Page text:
Argued Chibambo: “For a team to operate as a commercial entity, it needs substantial capital. The problem is that we make comparisons with teams from England, Spain and South Africa, but the reality is that we are in different worlds where the economies are very different, even teams such as Manchester United that have global following do not depend on sale of merchandise and membership alone, they also have massive sponsorship.”
However, Chikoti was dimensional in giving his views for Blantyre teams’ struggles.
“Of course, prime is the issue of funding because apart from Epac all the Central Region teams enjoy government sponsorship while most of the Blantyre teams are by and large, funded by well-wishers and so to get the boys [players] motivated, is difficult. They may play for the love of the game, but in the end they depend on football for their livelihood.
“The other factor is that the two big teams [Wanderers and Bullets] have been consistent failures in the recent past, they haven’t lived to their status largely because of poor management.
“On the other hand, smaller teams such as [Tigers and Blantyre United] have been reduced to being breeding grounds for the so called big guns who have turned into ‘predators’—pouncing on the small teams and getting players without paying a tambala. A good example is the players that Wanderers and Bullets got from us and Blantyre United respectively and Sulom were toothless and could not protect the small teams. It takes three years to groom a player and it is frustrating for others just to come and reap where they did now sow. So, this in a way also affected the performance of the teams,” said Chikoti.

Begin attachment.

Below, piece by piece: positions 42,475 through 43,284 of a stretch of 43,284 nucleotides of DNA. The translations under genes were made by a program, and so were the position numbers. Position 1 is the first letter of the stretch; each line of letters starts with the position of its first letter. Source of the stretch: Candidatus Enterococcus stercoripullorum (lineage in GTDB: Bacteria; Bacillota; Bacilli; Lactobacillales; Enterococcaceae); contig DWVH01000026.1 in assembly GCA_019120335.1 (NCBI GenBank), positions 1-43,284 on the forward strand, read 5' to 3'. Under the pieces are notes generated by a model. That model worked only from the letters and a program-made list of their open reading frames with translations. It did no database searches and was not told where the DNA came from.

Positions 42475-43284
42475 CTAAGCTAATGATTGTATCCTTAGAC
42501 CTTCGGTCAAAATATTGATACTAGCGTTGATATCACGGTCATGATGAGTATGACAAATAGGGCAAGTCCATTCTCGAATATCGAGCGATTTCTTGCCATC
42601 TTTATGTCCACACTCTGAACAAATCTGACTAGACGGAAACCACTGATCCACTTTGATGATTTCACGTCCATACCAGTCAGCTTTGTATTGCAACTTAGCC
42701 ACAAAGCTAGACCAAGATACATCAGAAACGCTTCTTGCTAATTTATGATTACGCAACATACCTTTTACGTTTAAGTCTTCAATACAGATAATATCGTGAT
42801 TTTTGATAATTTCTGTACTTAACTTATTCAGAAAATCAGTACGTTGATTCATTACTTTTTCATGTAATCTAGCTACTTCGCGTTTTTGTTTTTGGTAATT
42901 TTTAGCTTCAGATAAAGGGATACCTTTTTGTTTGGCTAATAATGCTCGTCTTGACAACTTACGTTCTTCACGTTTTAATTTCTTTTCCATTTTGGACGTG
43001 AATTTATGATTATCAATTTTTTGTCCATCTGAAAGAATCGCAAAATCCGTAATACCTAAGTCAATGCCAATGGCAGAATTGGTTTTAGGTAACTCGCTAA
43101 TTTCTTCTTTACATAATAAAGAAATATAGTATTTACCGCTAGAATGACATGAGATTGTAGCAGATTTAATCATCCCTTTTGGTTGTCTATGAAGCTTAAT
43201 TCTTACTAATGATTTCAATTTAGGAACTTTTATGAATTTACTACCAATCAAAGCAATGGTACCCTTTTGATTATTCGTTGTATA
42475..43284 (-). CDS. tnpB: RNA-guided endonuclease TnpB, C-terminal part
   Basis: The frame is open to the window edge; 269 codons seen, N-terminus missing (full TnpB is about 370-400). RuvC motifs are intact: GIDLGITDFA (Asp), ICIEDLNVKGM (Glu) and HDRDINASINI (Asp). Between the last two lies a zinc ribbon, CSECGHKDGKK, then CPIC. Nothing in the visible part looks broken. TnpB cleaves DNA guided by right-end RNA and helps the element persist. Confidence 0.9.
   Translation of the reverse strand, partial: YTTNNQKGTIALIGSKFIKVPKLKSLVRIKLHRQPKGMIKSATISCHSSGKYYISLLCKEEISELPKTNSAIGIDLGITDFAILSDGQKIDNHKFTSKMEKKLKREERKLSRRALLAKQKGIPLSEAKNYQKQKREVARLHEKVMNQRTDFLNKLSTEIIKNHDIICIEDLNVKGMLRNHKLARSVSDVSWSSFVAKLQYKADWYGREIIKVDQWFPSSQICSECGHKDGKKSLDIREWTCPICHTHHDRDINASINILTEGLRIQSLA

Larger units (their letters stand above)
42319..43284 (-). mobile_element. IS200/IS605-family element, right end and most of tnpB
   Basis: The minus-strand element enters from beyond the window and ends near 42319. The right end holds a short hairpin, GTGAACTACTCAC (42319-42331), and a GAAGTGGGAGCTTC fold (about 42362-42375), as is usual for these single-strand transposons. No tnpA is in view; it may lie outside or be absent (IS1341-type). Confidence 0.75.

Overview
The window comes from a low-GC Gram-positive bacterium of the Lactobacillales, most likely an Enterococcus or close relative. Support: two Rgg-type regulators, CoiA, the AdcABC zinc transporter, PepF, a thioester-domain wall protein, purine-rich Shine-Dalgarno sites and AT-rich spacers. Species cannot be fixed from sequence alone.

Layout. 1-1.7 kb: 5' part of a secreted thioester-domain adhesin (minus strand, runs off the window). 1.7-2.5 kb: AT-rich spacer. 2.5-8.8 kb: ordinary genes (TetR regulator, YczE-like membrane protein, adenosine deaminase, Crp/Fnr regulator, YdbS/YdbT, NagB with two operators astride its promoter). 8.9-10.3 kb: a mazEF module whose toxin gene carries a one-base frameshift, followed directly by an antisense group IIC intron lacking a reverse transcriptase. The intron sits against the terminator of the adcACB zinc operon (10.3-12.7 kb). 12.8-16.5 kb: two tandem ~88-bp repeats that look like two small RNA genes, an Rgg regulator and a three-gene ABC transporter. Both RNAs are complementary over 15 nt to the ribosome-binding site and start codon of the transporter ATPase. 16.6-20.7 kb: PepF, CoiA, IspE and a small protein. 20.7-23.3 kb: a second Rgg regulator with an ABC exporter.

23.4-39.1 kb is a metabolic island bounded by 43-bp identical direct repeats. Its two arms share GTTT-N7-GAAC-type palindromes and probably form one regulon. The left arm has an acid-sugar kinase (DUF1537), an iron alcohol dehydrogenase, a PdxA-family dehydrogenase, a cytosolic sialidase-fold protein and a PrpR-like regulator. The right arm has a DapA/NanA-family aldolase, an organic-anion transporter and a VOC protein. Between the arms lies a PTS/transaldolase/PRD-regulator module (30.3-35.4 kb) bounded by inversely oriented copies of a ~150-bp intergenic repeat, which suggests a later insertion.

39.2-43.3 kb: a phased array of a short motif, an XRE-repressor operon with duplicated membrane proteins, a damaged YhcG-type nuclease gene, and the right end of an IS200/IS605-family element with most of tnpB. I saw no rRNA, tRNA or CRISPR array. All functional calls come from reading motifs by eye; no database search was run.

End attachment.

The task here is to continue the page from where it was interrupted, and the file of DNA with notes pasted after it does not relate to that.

And unlike Bullets and Wanderers, the Tigers boss said government needs to be commended for the role it is playing by sponsoring teams.
“Of course, the corporate world should have come in to complement government’s efforts, but considering the current economy and the management style of the teams, they are reluctant to open their cheques. So, this can be food for thought,” he said.
Renowned soccer analyst Charles Nyirenda said Blantyre teams have lost grip due to lack of funding and poor management.
“Sound financial backing and team management are very critical in determining performance of the team because it enables good planning and acquisition of quality players,” said Nyirenda.
FAM president Walter Nyamilandu said: “If there was an opportunity to convince government to consider creating a conducive environment for the corporate world to sponsor football, we definitely would pursue that, but we also have to blame ourselves for not safeguarding sponsorship.
“As an association, we did find a sponsor [Carlsberg] for Wanderers and Bullets, but they pulled out within two years because we didn’t safeguard it. So, we need to put our houses in order before we can think of approaching the corporate world. There are a lot of well-wishers, but they are let down by the way our clubs operate.”
Youth Development and Sports Minister Enoch Chihana said government is ready to meet stakeholders and listen to their suggestions.
“If a meeting can be arranged, then we are ready to hear their views and if they are viable, we can pursue them.
“However, government can consider the issue of sponsoring as a social responsibility and not necessarily offering tax waiver because it is an issue that would require wide consultations as there are a lot of factors that have to be looked into,” said Chihana.